Fifth Third Bank has asked a federal judge to take over the racing stable of top Thoroughbred owner Ahmed Zayat, saying he might not have enough cash to feed and care for the horses.
A hearing has been set for Feb. 8.
The bank, which alleges Zayat owes more than $34 million, said it is necessary to appoint a receiver, an independent caretaker to protect the horses, which were used as collateral for the loans.
In the meantime, the bank asked U.S. District Judge Karen K. Caldwell to force Zayat to allow them to inspect the horses and his business operation. The bank said it is prepared to maintain and care for the horses until the case is resolved.
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The bank, in a Jan. 4 request, said Zayat has disclosed that from 2006 through 2009, Zayat Stables lost almost $65.5 million and is expecting a cash-flow deficit of nearly $3 million this year.
The bank said Zayat claims to have lost $42 million of his own money "and is unwilling to fund the projected cash flow shortfall."
Craig Robertson, attorney for Fifth Third Bank, had no comment Monday.
In a memorandum filed Monday opposing the takeover, Zayat denied that the stable is insolvent, saying he has obtained $5.2 million in unidentified outside financing.
Fifth Third alleges that "due to the dire financial condition of Zayat Stables, there will not be sufficient cash to properly train, care for and feed" the horses, decreasing their value, "and possibly threatening the lives and health of some of the animals."
Zayat, who was the leading Thoroughbred racehorse owner in North America in 2008 and breeder of 2009 Kentucky Derby second-place finisher Pioneerof the Nile, disputed that.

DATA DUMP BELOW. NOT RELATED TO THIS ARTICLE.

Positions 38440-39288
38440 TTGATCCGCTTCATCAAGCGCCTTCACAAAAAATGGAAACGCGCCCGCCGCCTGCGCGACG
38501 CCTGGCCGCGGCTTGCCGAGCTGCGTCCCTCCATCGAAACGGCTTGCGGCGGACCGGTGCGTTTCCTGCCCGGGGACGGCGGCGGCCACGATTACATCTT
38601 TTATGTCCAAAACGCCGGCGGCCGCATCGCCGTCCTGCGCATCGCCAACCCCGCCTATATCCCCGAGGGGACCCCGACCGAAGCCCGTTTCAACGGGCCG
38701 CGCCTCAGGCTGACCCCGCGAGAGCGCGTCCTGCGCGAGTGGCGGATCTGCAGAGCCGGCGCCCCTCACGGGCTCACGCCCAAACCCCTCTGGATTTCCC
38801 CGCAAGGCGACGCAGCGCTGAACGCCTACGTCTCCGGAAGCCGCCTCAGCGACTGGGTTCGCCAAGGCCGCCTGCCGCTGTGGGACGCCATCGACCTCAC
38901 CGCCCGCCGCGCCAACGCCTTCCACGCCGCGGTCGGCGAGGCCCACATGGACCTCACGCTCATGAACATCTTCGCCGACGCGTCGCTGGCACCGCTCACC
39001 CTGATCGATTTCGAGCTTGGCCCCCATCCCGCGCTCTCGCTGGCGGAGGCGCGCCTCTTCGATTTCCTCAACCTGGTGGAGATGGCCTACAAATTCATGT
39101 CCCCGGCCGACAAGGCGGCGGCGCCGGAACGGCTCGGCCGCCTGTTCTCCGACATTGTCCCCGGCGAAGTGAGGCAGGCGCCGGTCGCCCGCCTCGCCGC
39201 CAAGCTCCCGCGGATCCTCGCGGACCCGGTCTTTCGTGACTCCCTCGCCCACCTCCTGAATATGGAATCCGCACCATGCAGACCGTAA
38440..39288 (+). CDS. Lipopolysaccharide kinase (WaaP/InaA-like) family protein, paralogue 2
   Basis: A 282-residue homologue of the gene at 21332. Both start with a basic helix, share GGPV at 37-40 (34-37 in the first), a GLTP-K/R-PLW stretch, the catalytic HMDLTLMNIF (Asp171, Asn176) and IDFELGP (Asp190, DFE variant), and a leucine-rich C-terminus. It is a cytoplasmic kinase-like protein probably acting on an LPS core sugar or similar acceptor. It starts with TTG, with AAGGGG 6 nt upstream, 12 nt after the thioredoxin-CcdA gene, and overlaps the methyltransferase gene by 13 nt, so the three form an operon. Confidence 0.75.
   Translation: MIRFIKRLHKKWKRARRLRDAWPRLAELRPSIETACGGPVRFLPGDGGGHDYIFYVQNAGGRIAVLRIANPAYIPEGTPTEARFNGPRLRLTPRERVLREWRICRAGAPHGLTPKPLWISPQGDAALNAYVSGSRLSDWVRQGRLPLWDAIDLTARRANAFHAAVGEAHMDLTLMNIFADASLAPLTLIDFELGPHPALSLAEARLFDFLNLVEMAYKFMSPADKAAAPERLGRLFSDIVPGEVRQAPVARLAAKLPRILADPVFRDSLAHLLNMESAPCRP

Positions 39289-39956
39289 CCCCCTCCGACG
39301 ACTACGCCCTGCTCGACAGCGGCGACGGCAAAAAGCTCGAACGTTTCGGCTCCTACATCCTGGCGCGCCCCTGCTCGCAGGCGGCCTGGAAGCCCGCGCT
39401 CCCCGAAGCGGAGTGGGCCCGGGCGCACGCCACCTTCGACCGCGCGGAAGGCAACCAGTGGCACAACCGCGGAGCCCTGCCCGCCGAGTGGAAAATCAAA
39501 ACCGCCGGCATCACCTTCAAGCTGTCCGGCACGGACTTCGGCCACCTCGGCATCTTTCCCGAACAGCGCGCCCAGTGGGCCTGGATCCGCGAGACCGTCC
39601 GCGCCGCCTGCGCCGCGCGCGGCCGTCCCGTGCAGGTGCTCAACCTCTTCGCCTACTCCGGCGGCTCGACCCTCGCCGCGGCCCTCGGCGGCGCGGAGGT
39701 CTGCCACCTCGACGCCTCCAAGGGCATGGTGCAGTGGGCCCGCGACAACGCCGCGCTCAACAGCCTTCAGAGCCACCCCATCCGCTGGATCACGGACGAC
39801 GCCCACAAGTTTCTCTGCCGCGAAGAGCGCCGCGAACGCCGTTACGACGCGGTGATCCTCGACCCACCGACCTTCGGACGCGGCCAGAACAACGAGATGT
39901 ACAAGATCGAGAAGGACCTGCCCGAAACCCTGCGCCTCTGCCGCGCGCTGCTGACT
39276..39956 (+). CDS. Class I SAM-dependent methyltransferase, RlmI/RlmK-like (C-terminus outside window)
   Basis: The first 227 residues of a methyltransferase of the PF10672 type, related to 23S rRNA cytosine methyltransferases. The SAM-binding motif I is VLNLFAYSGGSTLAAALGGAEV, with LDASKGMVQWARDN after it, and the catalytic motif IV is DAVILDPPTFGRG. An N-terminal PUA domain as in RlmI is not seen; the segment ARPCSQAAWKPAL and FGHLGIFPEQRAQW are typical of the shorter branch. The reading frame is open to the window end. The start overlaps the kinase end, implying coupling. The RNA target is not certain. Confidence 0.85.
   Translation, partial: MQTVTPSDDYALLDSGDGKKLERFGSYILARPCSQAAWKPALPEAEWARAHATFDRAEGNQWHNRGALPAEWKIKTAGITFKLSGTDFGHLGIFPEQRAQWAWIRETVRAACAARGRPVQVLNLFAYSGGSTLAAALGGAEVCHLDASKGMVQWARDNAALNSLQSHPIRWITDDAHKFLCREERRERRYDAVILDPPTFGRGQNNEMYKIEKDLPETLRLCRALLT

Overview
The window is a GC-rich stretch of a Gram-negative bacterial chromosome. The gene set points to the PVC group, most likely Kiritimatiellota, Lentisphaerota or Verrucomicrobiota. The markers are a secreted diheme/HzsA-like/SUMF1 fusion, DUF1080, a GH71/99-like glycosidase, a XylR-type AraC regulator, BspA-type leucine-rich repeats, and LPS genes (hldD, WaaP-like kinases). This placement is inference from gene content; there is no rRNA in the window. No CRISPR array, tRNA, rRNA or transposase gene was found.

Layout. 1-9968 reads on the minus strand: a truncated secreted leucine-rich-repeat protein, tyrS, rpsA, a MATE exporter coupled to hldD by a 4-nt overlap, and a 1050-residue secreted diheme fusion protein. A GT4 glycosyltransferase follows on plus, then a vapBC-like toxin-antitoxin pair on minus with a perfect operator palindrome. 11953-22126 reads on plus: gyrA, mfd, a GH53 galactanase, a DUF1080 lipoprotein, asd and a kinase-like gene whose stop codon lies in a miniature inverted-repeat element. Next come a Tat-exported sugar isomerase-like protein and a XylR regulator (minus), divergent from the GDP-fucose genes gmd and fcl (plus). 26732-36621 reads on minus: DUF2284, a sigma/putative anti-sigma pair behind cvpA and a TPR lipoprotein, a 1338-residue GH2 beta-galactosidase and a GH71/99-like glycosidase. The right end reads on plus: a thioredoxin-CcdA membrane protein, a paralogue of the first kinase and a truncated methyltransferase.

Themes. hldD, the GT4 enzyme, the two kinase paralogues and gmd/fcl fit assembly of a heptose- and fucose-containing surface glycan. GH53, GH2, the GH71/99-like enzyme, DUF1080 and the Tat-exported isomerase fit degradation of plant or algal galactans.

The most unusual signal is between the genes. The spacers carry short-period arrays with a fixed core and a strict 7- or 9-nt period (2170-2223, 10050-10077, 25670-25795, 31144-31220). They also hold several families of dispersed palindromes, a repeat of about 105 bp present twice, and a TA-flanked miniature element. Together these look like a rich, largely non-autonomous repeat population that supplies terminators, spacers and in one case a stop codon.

He has submitted statements from trainers, stallion operations and horse farms in Kentucky, Florida, Pennsylvania, California and Canada stating that the horses are being properly cared for and are available for inspection by the bank.
Zayat Stables, which has more than 200 horses, finished 2009 as third-leading Thoroughbred owner in North America with more than $6.8 million in earnings.
The size and scope of the stable makes it "nearly impossible" for Fifth Third to monitor the operation without a receiver, the bank said in its filing.
The bank proposed two candidates for federal equity receiver: Doug Dean of Dean Dorton & Ford and Charley Stivers of Crowe Horwath. Both firms handle equine accounting.
Fifth Third Bank sued Zayat in U.S. District Court in Lexington in December, alleging he defaulted on loans by failing to make payments due March 1 and July 31 and now owes more than $34 million plus interest.
On Jan. 12, Zayat countersued, claiming that much of the financial mess is the bank's fault.
Zayat is seeking unspecified damages for "misleading, deceptive and predatory lending practices" that have "positioned Zayat Stables for financial ruin."
Zayat had planned to offer more than 100 horses at the 2009 Keeneland sales to cover the loans but withdrew them and halted those arrangements after Lexington-based bankers from Fifth Third promised to restructure Zayat's loans, he claimed. The extensions were abruptly canceled months later by Cincinnati-based bankers, too late to sell the horses and make up the payments, according to Zayat.
Barry Hunter, attorney for Zayat, could not be reached for comment.
In the Jan. 25 memo, Zayat acknowledged "serious financial challenges" but objected to the bank's proposed remedy, which he portrayed as "desperate."
"It cannot seriously be contended that a CPA — even a highly qualified CPA such as Doug Dean or Charley Stivers — has the qualifications and experience necessary to manage the liquidation of a portfolio of 203 Thoroughbred horses," according to the memo, which argues instead for "an orderly liquidation in the normal course of Zayat Stables' business — not by a CPA liquidator's fire sale."
Fifth Third also claimed that Zayat failed to disclose on his loan applications a 1993 personal bankruptcy in New Jersey under the name "Ephraim David Zayat."
In Zayat's response Monday, he said that "Ephraim David" is not a pseudonym that (he) has used to avoid legal obligations; it is his Hebrew name from birth," and he claimed the name appears as an alternative name on credit agency reports.